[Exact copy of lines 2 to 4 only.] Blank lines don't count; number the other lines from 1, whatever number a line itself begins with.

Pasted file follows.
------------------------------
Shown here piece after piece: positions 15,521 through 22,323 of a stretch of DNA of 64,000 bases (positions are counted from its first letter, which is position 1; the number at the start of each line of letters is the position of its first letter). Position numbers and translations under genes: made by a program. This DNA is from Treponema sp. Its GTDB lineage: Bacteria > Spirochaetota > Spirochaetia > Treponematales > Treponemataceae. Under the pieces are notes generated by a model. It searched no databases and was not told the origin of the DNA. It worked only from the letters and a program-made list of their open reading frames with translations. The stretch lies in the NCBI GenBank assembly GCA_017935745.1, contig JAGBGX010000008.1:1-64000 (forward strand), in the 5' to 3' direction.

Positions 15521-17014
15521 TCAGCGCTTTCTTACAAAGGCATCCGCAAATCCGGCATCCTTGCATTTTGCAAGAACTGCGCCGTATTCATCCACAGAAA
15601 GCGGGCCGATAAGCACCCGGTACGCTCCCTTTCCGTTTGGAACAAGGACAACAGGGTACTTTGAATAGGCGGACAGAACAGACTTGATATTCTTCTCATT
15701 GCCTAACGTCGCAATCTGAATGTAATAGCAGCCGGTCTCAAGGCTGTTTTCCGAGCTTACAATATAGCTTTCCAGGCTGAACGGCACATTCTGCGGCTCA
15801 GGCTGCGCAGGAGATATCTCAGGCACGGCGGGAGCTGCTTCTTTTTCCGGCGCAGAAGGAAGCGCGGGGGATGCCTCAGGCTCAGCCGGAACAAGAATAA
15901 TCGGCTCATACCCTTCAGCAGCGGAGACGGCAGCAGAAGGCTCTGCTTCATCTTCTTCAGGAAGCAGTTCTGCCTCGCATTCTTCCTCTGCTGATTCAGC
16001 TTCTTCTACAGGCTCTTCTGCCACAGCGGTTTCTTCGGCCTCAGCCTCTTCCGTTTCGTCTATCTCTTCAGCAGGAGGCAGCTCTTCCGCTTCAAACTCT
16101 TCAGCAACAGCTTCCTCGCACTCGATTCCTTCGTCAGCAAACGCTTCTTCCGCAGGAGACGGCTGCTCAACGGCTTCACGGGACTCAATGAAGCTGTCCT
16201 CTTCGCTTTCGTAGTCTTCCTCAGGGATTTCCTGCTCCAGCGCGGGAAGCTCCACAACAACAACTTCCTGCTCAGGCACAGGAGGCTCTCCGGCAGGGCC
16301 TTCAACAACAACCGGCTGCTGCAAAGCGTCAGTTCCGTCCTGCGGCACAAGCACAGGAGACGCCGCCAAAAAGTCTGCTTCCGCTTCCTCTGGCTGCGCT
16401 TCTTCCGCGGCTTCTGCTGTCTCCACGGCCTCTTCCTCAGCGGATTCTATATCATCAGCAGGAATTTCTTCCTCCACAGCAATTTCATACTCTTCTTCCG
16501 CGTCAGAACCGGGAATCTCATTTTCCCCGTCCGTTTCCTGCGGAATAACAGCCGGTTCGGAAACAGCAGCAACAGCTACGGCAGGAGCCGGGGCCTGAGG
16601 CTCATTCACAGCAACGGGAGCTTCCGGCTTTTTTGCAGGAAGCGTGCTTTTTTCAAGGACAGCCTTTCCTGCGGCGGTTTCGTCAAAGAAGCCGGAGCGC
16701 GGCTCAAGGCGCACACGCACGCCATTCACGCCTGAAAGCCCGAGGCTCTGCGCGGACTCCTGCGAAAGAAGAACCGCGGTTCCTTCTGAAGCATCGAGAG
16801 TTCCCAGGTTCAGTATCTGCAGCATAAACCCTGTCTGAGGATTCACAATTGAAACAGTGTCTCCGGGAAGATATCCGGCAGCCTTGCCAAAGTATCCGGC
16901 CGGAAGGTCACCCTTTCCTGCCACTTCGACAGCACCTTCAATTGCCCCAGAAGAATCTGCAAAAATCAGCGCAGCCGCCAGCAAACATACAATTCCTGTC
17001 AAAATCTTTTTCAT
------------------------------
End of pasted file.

Positions 15521-17014
15521 TCAGCGCTTTCTTACAAAGGCATCCGCAAATCCGGCATCCTTGCATTTTGCAAGAACTGCGCCGTATTCATCCACAGAAA
15601 GCGGGCCGATAAGCACCCGGTACGCTCCCTTTCCGTTTGGAACAAGGACAACAGGGTACTTTGAATAGGCGGACAGAACAGACTTGATATTCTTCTCATT